11 students participate in 12-day wildlife management class in South Africa
|Date: Thursday, June 14th, 2012||Return to Archive|
WKU biology professor Michael Stokes led a group of 11 students on a 12-day African wildlife management class in June. As part of BIOL 485 Field Biology African Wildlife Management, the WKU group, working with Parawild Edu-capture, captured giraffe, crocodile, buffalo and tsessebe (a large antelope). The class also visited Kruger National Park, Moholoholo Wildlife Rehabilitation Center, Khamai Reptile Center, Elephant Whispers (an elephant sanctuary) and a crocodile farm. (Photos courtesy of WKU photojournalism student Sam Oldenburg)
Above: Students participating in a 12-day African wildlife management class taught by Dr. Michael Stokes pose at at an overlook in Kruger National Park in South Africa. Pictured are (front row, left to right) spring 2012 graduate Alison Emmert, graduate student Kelly Derham, junior Rachel Beyke, graduate student Merrie Richardson, senior Sara Wigginton; (second row, left to right) Cheryl Kirby-Stokes, junior Lydia Hall, senior John Clark, junior Adam Edge, game capture specialist Andre Pienaar, graduate student Cynthia Worcester, senior Nikki Roof and Dr. Michael Stokes.
Above: Junior Rachel Beyke leads a female giraffe to a truck for transport from one game reserve to another near Hoedspruit, South Africa, on June 11 as part of an African wildlife management capture course.
Above left: After capturing a sedated tsessebe on June 10, members of the WKU group (left to right) spring 2012 graduate Alison Emmert, graduate student Kelly Derham, senior Sara Wigginton and Dr. Michael Stokes move the antelope out of a truck and into a quarantine pen at the Hoedspruit Endangered Species Center in Hoedspruit, South Africa. The tsessebe needed to be kept in quarantine for 21 days and be tested for hoof and mouth disease before being sold to another reserve. Above right: On June 11, senior Nikki Roof leads a female giraffe to a truck for transport from one game reserve to another near Hoedspruit.
Above: During a mass capture of tsessebe at Fleur de Lys Estates near Hoedspruit, members of the WKU group (left to right) Cheryl Kirby-Stokes, senior John Clark, junior Lydia Hall and junior Rachel Beyke lead a young tsessebe to a trailer June 13. Tsessebe were chased into nets by a helicopter then sedated and moved to trailers so that they could be sold to another game reserve.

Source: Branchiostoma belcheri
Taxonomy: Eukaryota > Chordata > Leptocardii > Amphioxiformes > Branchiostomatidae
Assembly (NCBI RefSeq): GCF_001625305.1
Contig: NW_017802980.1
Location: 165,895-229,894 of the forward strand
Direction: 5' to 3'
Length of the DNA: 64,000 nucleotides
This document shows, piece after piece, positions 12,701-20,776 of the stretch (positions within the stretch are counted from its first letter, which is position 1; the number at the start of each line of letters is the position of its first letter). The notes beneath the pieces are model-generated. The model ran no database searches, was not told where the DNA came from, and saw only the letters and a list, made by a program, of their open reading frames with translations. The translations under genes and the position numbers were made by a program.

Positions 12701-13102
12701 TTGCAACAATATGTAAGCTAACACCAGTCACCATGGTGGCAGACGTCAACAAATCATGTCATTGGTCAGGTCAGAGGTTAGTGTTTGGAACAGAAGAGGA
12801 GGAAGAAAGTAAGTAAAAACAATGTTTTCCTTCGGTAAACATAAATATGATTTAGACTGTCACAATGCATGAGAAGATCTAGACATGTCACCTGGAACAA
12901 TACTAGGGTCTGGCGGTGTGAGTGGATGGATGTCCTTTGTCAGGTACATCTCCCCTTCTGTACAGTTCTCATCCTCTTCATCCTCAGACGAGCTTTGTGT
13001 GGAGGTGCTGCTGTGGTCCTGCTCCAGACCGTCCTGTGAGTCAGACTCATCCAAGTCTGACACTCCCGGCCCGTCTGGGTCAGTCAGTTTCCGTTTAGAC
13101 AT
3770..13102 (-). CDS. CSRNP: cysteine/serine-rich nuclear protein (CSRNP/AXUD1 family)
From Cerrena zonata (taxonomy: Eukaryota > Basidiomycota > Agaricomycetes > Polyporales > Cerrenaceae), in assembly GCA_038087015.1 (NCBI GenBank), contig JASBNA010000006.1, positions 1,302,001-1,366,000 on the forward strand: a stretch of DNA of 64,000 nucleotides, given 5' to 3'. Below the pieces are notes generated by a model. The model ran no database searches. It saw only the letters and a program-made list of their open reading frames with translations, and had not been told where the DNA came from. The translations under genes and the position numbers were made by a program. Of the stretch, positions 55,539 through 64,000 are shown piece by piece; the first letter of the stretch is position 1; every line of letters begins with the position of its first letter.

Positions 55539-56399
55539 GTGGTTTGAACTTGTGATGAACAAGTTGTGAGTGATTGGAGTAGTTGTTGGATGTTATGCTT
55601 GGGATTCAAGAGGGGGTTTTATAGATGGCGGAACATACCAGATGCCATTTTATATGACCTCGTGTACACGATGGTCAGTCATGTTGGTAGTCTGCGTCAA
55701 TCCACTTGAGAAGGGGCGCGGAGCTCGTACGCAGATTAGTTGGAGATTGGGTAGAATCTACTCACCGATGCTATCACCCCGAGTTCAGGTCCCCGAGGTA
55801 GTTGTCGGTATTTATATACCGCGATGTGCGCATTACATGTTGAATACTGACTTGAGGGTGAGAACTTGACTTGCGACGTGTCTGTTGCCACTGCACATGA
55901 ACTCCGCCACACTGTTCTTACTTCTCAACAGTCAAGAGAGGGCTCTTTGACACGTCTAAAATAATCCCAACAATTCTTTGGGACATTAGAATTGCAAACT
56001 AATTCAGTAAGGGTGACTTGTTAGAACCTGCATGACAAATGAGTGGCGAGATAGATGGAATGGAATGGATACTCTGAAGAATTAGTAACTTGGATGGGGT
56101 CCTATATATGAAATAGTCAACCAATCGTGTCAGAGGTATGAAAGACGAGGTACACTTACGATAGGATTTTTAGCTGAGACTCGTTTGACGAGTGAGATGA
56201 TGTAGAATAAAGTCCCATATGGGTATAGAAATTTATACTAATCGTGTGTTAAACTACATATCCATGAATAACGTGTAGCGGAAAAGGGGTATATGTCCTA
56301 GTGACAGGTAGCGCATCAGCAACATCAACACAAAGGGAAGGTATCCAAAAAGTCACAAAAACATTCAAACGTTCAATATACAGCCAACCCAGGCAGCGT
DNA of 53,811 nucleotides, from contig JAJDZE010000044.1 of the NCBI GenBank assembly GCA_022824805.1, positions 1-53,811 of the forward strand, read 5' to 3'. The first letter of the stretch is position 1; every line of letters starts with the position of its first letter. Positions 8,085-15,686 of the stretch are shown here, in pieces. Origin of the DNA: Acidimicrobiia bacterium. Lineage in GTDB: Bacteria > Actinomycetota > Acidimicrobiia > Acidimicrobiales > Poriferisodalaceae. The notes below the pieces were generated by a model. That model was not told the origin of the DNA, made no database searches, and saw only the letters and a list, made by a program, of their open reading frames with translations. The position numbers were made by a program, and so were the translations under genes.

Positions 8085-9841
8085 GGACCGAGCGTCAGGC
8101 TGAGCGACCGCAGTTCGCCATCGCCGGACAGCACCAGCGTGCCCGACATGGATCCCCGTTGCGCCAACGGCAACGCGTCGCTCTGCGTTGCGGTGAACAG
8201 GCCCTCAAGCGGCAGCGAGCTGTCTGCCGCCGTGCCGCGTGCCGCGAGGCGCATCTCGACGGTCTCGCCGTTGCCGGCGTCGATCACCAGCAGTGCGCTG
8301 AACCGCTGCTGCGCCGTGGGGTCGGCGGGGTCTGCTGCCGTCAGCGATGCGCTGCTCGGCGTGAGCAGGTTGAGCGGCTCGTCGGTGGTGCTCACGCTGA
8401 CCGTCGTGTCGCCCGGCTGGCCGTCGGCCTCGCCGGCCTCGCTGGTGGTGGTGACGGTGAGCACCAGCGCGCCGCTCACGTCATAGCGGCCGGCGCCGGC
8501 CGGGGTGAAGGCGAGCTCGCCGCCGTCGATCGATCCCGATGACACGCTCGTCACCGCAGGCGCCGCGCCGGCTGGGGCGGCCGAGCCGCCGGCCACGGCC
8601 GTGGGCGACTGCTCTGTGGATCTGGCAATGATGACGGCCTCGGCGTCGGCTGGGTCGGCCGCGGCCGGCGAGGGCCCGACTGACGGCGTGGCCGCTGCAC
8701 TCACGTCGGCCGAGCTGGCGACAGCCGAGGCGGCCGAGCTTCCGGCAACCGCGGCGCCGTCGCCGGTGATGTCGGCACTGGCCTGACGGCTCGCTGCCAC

Above: Stars pass through the sky over Phelwana Game Reserve outside Hoedspruit, South Africa, on June 5 and June 13. The 11 students participating in the African wildlife management class stayed in tents at the reserve during the 12-day course.
Above: Students participating in the African wildlife management class watch an 800-pound crocodile begin to wake up after transporting it from a farm where it was causing trouble. The class spent 12 days capturing and transporting African animals with Parawild Edu-capture near Hoedspruit, South Africa.
Above: Students participating in the African wildlife management class pose with an 800-pound crocodile after removing it from a live trap in order to move it from a farm where it was causing trouble. Pictured are (front row, left to right) graduate student Kelly Derham, junior Rachel Beyke; (second row, left to right) Cheryl Kirby-Stokes, graduate student Merrie Richardson; (third row, left to right) spring 2012 graduate Alison Emmert, senior John Clark; (fourth row, left to right) graduate student Cynthia Worcester, senior Nikki Roof, junior Adam Edge; and (fifth row, left to right) senior Sara Wigginton, game capture specialist Andre Pienaar, Dr. Michael Stokes and junior Lydia Hall.
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What is beauty? It’s a question that philosophers, poets, playwrights and the public have debated for centuries.
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Schulte is a behavioral ecologist who specializes in the chemical aspects of ecology and animal behavior. He studies the use of chemical signaling as a mode of communication in animals and how this affects their behavior in a broader sense.
For the second year in a row, The Gatton Academy of Mathematics and Science earned second place in the Kentucky State Envirothon Competition, scoring the highest overall on both the Wildlife and Aquatics exams.
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